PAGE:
Need some gift ideas for a genealogist on your holiday list? There’s a huge temptation to throw someone a gift card to Amazon, Ancestry, or Fold3. However, if you want to wrap a gift with nifty paper and bows or send a package to a friend in another state, take a look at these fantastic holiday finds!
DNA is the brave new frontier for genealogy research. David Dowell’s new book NextGen Genealogy: The DNA Connection has just been released and I can’t wait to read it! Our library had the pleasure of hosting Dr. Dowell at our library in 2011, and his book Crash Course in Genealogy is a must read for any and all beginning and intermediate genealogists. When you get a chance to visit Dr. Dowell’s blog, you can read his description of the book, and some great insight to the genealogy DNA test sales which are on offer right now. You can save a few dollars by buying this book in an electronic format, but I find the physical copy is always nice to have around to share with friends or a small research group.
Genealogy research in New York state and New York City can be an absolute nightmare. One of the breakthrough books I found this year was Finding Your Irish Ancestors in New York City by Joseph Buggy. This book combines resources, materials, and little known records into a first rate research tool. After reading the section dedicated to Catholic Church sacramental records, I had a much better understanding of the array of resources kept by the church during different time periods. I wish book had been around when I was working on a project last year. As it stands, this is going to be one of my library’s featured titles for Irish genealogy research in 2015.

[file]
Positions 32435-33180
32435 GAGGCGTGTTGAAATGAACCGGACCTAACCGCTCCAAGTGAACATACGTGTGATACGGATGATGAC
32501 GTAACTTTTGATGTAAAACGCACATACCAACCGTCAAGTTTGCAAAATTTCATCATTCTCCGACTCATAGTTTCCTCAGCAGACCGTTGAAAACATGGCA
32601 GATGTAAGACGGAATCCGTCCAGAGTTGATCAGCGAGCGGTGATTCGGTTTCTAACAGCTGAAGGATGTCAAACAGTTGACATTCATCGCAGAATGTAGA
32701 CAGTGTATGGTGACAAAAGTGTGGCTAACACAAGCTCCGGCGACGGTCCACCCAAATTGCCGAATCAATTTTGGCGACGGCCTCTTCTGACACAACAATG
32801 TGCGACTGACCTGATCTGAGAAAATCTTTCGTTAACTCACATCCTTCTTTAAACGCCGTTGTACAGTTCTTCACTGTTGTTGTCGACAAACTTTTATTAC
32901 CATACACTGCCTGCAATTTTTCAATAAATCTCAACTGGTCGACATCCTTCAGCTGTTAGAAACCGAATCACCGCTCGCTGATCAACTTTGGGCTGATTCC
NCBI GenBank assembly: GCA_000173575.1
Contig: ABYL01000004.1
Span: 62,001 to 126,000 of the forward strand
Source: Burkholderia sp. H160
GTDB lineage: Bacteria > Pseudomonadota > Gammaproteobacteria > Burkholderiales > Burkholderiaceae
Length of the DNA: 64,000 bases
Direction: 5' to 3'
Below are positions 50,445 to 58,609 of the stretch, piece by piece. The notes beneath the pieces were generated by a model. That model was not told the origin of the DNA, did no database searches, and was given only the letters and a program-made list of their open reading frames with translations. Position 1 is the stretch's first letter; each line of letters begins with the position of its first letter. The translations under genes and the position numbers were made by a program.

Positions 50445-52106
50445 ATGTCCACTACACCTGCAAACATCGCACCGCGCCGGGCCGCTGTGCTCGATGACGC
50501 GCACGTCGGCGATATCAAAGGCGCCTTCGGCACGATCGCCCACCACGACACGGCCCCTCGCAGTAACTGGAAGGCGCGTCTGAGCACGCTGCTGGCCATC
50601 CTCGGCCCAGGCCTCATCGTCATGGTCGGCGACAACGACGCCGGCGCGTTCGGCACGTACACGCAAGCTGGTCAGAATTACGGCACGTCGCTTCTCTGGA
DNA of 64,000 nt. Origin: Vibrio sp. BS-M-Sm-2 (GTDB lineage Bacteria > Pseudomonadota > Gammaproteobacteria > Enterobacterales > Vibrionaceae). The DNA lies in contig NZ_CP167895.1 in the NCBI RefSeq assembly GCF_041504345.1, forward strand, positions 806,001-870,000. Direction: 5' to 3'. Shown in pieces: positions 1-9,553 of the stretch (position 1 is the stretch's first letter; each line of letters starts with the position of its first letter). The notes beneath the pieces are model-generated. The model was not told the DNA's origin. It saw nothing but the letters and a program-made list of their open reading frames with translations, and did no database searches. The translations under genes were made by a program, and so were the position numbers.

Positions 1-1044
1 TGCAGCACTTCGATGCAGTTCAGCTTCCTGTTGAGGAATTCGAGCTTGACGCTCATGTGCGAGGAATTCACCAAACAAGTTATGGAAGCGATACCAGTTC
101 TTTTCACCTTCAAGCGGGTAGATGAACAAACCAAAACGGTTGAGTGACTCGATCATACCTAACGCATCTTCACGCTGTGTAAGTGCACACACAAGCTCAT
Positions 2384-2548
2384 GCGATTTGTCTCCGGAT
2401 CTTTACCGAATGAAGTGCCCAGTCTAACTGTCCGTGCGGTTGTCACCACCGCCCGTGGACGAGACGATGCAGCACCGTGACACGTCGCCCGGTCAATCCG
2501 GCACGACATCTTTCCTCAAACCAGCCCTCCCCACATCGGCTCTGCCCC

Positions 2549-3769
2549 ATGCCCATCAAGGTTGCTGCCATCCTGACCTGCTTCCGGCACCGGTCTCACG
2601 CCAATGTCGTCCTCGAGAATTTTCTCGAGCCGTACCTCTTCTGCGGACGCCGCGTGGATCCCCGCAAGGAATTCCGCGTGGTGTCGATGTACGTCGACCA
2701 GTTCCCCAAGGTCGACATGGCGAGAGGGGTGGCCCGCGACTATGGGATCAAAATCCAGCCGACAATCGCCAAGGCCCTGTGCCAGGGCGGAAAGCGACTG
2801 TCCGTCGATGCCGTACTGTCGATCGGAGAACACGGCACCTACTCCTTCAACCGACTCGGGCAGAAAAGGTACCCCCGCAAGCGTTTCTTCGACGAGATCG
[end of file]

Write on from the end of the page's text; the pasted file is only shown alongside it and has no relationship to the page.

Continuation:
For the genealogists who hobby in knitting and crochet, Centenary Stitches: Telling the Story of one WW1 Family Through Vintage Knitting and Crochet by Elizabeth Lovick is a lovely book of patterns, narratives, and amazing projects. Centenary Stitches is a unique book, as it chronicles both an effort to bring vintage First World War clothing and instructions to a modern audience, while introducing readers to the story of an English family’s wartime experiences featured in the film Tell Them of Us. I loved looking at the new projects inspired by the movie featured side by side the patterns used during time period. There are a lot of wonderful projects in this book, so your knitting and crochet genealogist will have something new and unique for their book collection!
To customize genealogy gifts for friends, family, or clients, you will want to check out the uber cool assortment of wall decals, custom family tree charts, and surname products on Etsy. I found some of the best ideas for bringing the concept of a family tree into stunning works of wall art from a few of the items for sale on this site.
I just joined the Daughters of the American Revolution last year, and I’ve been hunting for cool gift ideas for my friends and family members. The online DAR museum shop is tucked away on the website, but it has some great items fit for anyone across a wide range of ages. My favorite find on the site is a very cool umbrella, and with a $25 price tag it fits well within most gift-giving budgets. The site also stocks sophisticated merchandise such as jewelry, serving ware, vases, picture frames, purses, and some very eye catching tree ornaments.
For a true hodge podge of create-your-own and funny genealogy items, checkout Zazzle and CafePress. Both sites have standard t-shirts, mugs, tote bags, hoodies, and key chains, but also offer cool stuff like ornaments, baby clothes, golf balls, shower curtains, and even yoga mats. I love these sites because they usually have great sales around the holidays, and free shipping for orders over $50.
If you’re looking to send a gift to GeneaBloggers creator Thomas MacEntee, its common knowledge that he is a big fan of liquid libations, so that Hard Working Genealogist Wine Glass Charm could be a great way to show your appreciation for the Geneabloggers website and Pinterest page.
May your holidays be merry, bright, and full of genealogical breakthroughs!
See you at the Library!